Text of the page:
Rewiring the Lathe

If you recall, my Delta/Rockwell 46-499 lathe had its original motor replaced by a 1.5 hp Dayton motor.  While this is an upgrade over the original motor it is also problematic.  Unfortunately, half the time I turn the lathe on it throws the breaker.  Then I have to reset the breaker, cross my fingers and try again.  Why is this happening you ask?  Let’s find out.

Here’s the information of the motor plate…well sticker these days.   The sticker lists the horsepower, rpm, and some electrical information that is of interest to us.  This motor can operate on either 115 or 230 volts and will pull 20.4 or 10.2 amperes of current at the listed horsepower respectively.  The label also states that the motor has a Service Factor (SF) of 1.15 or 115% meaning that for brief periods it can put out more power and it will pull the higher amperage listed by SFA. The 115V circuit I run the lathe off of has a 20A breaker.  “Ah ha!” you say “20.4 is greater than 20 and that’s why it is tripping the breaker.”  Not quite.  If the motor is not heavily loaded it will only be generating a fraction of the listed horsepower. and therefore drawing less current.  So, it is unlikely in my application that I’d ever need 1.5HP at startup requiring less than 20.4A.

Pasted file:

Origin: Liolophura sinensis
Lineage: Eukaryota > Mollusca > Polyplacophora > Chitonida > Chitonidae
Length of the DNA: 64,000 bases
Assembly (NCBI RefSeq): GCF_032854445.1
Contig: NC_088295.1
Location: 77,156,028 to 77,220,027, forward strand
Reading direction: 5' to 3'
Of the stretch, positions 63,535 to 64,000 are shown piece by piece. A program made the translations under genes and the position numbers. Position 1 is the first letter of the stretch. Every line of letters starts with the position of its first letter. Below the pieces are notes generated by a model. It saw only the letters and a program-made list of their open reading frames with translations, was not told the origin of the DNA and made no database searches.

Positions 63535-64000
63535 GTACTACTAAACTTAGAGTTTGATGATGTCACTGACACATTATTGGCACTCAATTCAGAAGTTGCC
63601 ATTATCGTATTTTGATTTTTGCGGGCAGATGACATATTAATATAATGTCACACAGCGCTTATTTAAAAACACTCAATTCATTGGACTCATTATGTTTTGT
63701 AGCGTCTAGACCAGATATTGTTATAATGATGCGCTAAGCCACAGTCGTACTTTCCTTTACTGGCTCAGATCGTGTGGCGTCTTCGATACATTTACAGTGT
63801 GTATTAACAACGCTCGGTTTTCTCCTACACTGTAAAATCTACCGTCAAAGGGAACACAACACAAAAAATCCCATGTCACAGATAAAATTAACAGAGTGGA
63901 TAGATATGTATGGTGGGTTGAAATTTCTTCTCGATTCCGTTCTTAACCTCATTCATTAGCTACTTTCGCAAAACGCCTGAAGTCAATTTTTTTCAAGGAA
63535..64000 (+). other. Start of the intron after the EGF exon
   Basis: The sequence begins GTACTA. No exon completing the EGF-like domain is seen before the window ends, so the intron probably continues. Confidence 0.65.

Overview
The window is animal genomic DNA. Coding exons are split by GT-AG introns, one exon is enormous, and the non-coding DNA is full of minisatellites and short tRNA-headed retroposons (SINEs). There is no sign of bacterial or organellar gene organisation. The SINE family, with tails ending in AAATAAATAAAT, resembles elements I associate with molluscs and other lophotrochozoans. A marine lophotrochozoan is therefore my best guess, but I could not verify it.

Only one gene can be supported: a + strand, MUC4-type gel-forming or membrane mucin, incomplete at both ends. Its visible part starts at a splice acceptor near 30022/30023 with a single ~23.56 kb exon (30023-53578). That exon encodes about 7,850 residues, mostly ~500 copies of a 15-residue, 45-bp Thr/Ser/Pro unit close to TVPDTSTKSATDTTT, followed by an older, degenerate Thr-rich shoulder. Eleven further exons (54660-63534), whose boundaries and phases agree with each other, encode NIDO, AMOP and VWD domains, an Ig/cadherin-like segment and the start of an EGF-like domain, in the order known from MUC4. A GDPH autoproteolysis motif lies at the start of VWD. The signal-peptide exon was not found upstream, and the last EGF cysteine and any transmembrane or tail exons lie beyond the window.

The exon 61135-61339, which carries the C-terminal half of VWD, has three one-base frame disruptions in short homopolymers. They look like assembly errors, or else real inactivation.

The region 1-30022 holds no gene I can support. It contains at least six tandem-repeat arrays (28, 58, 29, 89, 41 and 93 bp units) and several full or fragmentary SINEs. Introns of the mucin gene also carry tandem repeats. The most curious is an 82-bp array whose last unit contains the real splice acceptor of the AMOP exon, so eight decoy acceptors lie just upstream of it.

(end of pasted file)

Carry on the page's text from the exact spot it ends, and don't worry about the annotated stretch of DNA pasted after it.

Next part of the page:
When motors start up they pull much higher amperage than is listed on the sticker.  This is called the Inrush Current.  Depending on conditions and motor the inrush current can be any where from 2-4 times ( or even higher than)  the listed current.  It does it just for just a few cycles of the waveform but it can be enough to throw the breaker.  Load on the motor, such as a heavy piece of wood on the lathe or the lathe set to a high speed, can increase the required current.

As an aside…most home 115V circuits have 15A or 20A breakers.  My 1.5hp motor routinely blew my 20A breaker.  So, if you see 115V tools or appliances saying they have more than 1.5 hp it is marketing BS.  Between Inrush Current and normal operating current is a period of higher motor current that lasts until the motor gets up to about 85%-90% of its operating speed called Starting Current.  It’s smaller than Inrush Current but lasts a little longer.  So what scummy marketing folks will do is use the Starting Current to calculate HP.  So, yes the motor might make this high hp but it is completely unusable and lasts only for a split second.  What for phrases like “Max developed hp” to tip you off.  Cheap tablesaws and vacuums used to be horrible about doing this.  When in doubt, if you want to compare motors look at the Amps.  For the same voltage, higher amps means higher power.